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This question already has an answer here:

In Indian restrooms, I have often seen a flexible water hose with a hand-release attached.
My original assumption was that it is supposed to be used to clean the bowl if you have left 'skidmarks' after flushing, or for use by the cleaning personnel. However, recently I saw a reference in a travel blog that you are supposed to use it for cleaning yourself in the respective areas; similar to the water-spray system in toilets in Japan.

What is really the intention?

I would prefer an answer from someone that grew up in India, and really knows what the intended use is, not a guess from other travellers - I can guess myself.

marked as duplicate by Michael Hampton, Newton, reirab, Gilles, David Richerby Oct 30 '18 at 21:42

This question has been asked before and already has an answer. If those answers do not fully address your question, please ask a new question.

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    In case you are thirsty and stuck for long periods, the hose can be used as an emergency water source to quench your thirst. trust me, I am an Indian. – ravi kumar Oct 30 '18 at 11:41
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    @Valorum That was probably said in jest. No one would drink out of those things considering the purpose. – DhDd Oct 30 '18 at 12:12
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    @DhDd - Ravi has been a user in good standing on another site for more than 2 years. I see no special reason to assume he's joking. – Valorum Oct 30 '18 at 12:19
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    You might want to consider removing the last paragraph. It comes across as a bit condescending (and the implication that other travelers wouldn't know its use and would just be guessing is not correct.) – reirab Oct 30 '18 at 13:02
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Yes, we Indians normally don't use toilet papers. We use water to clean after toilet use. The water hose is used exactly for that.

  • I've always wondered - how do you dry afterwards? – Chris Oct 30 '18 at 17:47
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    We use the "pull up your pants method". – Tejas Kale Oct 30 '18 at 17:50
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    @Chris I am Iranian and we use this method too, I have to say it’s much more cleaner comparing to papers. Oh!, and we use papers to dry ourselves! – Zich Oct 30 '18 at 18:18
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    Thanks all. Its one of those things I've never been sure of the right way to do things and never quite found the right moment to ask. It feels a bit weird to bring up over beers with friends. ;-) – Chris Oct 30 '18 at 18:20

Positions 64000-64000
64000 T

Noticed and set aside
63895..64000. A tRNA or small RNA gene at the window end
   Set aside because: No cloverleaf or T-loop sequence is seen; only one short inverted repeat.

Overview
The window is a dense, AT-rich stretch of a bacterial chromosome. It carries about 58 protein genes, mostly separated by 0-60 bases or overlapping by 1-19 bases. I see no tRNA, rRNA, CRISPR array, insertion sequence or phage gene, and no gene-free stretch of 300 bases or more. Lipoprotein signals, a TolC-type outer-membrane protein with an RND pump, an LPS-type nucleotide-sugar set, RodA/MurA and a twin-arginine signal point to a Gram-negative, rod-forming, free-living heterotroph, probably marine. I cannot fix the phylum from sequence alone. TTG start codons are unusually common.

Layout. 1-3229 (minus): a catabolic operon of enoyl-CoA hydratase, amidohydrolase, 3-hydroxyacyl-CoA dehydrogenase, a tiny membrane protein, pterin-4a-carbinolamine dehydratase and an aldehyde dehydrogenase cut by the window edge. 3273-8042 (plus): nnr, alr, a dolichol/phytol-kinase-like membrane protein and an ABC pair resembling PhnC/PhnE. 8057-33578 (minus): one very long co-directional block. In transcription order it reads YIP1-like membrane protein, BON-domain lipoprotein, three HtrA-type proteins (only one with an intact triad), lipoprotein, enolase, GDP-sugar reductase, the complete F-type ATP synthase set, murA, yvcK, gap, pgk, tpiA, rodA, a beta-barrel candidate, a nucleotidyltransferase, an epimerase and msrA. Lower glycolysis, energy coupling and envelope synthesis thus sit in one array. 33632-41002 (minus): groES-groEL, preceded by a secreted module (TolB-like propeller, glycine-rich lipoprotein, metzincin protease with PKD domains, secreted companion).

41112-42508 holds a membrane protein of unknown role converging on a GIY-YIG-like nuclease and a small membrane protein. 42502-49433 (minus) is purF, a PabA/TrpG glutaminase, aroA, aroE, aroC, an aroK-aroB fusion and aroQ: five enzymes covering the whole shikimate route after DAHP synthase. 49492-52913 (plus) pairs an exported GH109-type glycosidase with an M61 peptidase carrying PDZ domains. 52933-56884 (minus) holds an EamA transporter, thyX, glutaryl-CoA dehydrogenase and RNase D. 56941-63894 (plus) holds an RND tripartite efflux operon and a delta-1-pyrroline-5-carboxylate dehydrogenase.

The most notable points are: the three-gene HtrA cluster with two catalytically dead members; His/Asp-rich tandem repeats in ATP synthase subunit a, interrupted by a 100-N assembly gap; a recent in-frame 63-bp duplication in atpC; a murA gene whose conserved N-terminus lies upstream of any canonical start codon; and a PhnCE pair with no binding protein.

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It is a Bidet Shower.

A bidet shower (bum gun, bidet spray, bidet sprayer, or health faucet), is a hand-held triggered nozzle that is placed near the toilet and delivers a spray of water used for anal cleansing and cleaning of the genitals after using the toilet for defecation and urination. The device is similar to that on a kitchen sink sprayer.

...

Usage

The user typically grasps the faucet in the right hand and uses the thumb or forefinger (depending on the trigger location) to aim a spray of water at the anus or genitals to assist cleansing after using the toilet.

Prevalance

The bidet shower is common in all predominantly Islamic countries and in most parts of Asia where water is considered essential for anal cleansing. This includes Egypt, Nepal, Pakistan (called 'Muslim shower'), China, Iran, India, Maldives, Bangladesh, Turkey, United Arab Emirates, Indonesia, Malaysia, Philippines, Sri Lanka, Thailand, Singapore, Vietnam and Cambodia. In those countries it is commonly installed in Western-style (sitting) toilet installations. In Thailand, it is common in both Western-style toilets and squat toilet installations. The bidet shower is similar in intent, if not method of use, to the Japanese washlet-style toilet seats, or so-called "electronic bidets".

Bidet showers are used by Muslims in Muslim countries and all parts of the Arab world as well as in Asia in order to cleanse themselves with water after using the toilet. Here, water is commonly used instead of, or together with, toilet paper for cleaning after defecation.

In Europe, the bidet shower is used for example in Finland and Estonia.[4] Bidets are more common bathroom fixtures in many southern European countries.

Bidet Shower

In Turkey this water jet is fixed on the commode and directs water where it needs to go without anyone having to hold a bidet shower and pointing it there.

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    Nice, thanks. Knowing how it is called helps in finding an explanation - I didn't know the proper term for it. – Aganju Oct 30 '18 at 5:02
  • That fixed thing you mention for Turkey is common in India too – Ankit Sharma Oct 30 '18 at 9:32
  • It is a pretty standard installation in Finland but at the same time it's a pretty standard "WTF?" item in Finland. My impression is that it's not actually used much. – tripleee Oct 30 '18 at 13:35
  • Can anyone explain how the addendum about "Turkey" relates to this question? – Fattie Oct 30 '18 at 17:12
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    @Fattie The addendum is about a fixed-in-place version of the water hose. This version happens to commonly be found in a country called Turkey – mcalex Oct 30 '18 at 18:52
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Its for cleaning yourself, and is not limited to India. They are also common in the Middle East, and there are also portable versions people take with them when traveling.

Cleaning with toilet paper after attending to nature's call is foreign in the Middle East and many parts of Asia.

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